Is there a lot of diversity? Are people in Norway accepting of differences?
"It's very diverse, however very prejudice towards Americans and color of skin. We have a saying amongst expats here "Norwegians are the nicest most rudest prejudice people you will ever meet." I feel lucky to have white skin cause I pass as Norwegian sometimes, but my friends tell me stories that has never happened to me, nor would I want to be treated as they have," said another expat in Tromso.
"In general, central and northern norway are not as religious as southern norway. The town is fairly diverse culturally. The Norwegians learn English in school and are really great speakers so even if you try to speak Norwegian to them and they know you speak English, they will talk to you in English so they can practice! The town is not really economically diverse-from what I can tell, most people seem to make around the same amount of money. With health care free here, it makes a big difference. The town is fairly diverse-there are a lot of foreigners at the university here and working in the technology trades," added another expat who made the move to Trondheim.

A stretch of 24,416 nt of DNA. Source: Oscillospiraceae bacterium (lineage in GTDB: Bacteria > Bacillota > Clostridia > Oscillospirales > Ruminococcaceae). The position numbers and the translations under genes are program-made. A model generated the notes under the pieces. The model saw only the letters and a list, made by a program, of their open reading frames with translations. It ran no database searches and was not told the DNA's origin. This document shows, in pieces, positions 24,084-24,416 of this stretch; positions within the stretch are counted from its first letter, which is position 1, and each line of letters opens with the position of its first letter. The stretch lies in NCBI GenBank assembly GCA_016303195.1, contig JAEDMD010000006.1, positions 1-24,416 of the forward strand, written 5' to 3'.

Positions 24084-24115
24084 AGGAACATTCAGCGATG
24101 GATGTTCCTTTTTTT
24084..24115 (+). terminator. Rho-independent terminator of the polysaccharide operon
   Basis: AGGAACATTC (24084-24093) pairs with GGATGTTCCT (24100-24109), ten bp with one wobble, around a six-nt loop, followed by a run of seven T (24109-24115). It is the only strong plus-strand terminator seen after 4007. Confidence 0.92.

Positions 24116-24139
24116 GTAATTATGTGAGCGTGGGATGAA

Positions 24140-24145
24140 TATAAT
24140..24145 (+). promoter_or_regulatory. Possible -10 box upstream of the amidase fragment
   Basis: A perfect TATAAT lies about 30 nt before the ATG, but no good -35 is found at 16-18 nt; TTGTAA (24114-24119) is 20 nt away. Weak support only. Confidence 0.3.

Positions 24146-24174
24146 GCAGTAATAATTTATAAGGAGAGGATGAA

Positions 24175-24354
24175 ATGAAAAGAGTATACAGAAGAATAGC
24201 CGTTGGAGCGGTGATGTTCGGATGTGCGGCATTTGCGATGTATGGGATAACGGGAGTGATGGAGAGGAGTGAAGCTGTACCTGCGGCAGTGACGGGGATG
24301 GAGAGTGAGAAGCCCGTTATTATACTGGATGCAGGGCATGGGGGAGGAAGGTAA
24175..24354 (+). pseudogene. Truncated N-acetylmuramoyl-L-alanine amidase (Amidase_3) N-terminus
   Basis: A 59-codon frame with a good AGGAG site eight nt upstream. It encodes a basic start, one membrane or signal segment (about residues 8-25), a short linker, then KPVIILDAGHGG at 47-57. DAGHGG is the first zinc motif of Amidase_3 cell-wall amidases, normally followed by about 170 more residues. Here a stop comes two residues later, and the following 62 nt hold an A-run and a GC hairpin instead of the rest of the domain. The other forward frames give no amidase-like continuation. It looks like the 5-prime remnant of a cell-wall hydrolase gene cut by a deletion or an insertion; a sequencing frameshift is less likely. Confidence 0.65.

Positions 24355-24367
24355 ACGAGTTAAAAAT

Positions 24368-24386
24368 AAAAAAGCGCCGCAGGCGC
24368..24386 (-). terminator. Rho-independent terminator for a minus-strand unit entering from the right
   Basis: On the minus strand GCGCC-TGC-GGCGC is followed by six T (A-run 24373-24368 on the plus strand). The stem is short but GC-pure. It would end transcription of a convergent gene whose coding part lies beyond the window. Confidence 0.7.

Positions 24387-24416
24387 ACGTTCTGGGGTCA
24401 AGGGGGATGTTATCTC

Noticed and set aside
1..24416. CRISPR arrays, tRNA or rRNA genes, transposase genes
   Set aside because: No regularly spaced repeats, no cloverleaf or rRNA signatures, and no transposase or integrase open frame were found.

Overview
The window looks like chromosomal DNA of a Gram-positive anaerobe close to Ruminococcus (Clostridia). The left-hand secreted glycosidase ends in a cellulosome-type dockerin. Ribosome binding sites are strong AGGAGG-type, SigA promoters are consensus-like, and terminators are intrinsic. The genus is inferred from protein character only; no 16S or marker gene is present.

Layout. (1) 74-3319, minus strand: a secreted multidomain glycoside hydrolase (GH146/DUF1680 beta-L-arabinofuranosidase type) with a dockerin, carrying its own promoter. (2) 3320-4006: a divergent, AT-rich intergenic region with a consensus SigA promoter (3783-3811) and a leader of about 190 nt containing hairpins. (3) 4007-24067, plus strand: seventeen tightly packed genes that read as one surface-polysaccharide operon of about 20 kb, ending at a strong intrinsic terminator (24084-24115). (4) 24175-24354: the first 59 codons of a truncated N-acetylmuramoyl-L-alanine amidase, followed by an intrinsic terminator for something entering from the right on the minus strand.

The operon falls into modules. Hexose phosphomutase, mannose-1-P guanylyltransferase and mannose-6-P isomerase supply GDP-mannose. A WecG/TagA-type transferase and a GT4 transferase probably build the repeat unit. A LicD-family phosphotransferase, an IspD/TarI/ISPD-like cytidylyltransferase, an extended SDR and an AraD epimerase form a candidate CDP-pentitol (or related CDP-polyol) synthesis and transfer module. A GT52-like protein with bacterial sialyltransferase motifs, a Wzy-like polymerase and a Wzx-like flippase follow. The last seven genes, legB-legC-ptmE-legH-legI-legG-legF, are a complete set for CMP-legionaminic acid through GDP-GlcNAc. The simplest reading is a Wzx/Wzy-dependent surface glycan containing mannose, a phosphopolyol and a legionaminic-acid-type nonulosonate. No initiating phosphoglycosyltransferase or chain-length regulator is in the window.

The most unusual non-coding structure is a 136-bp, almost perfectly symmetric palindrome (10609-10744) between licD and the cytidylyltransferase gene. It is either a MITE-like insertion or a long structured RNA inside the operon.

What are the schools in Norway like?
"It is a wonderful school with small classes and a true feeling of community. If you have any questions or concerns, reach out to the teacher, principals or director. They are very responsive and happy to meet with you," commented one expat when asked about International School of Bergen in Bergen (Sandsli area).
"If you decide to move to Bergen, any other school there would be a better choice for your child," explained one expat in Bergen, Norway with kids at International School of Bergen.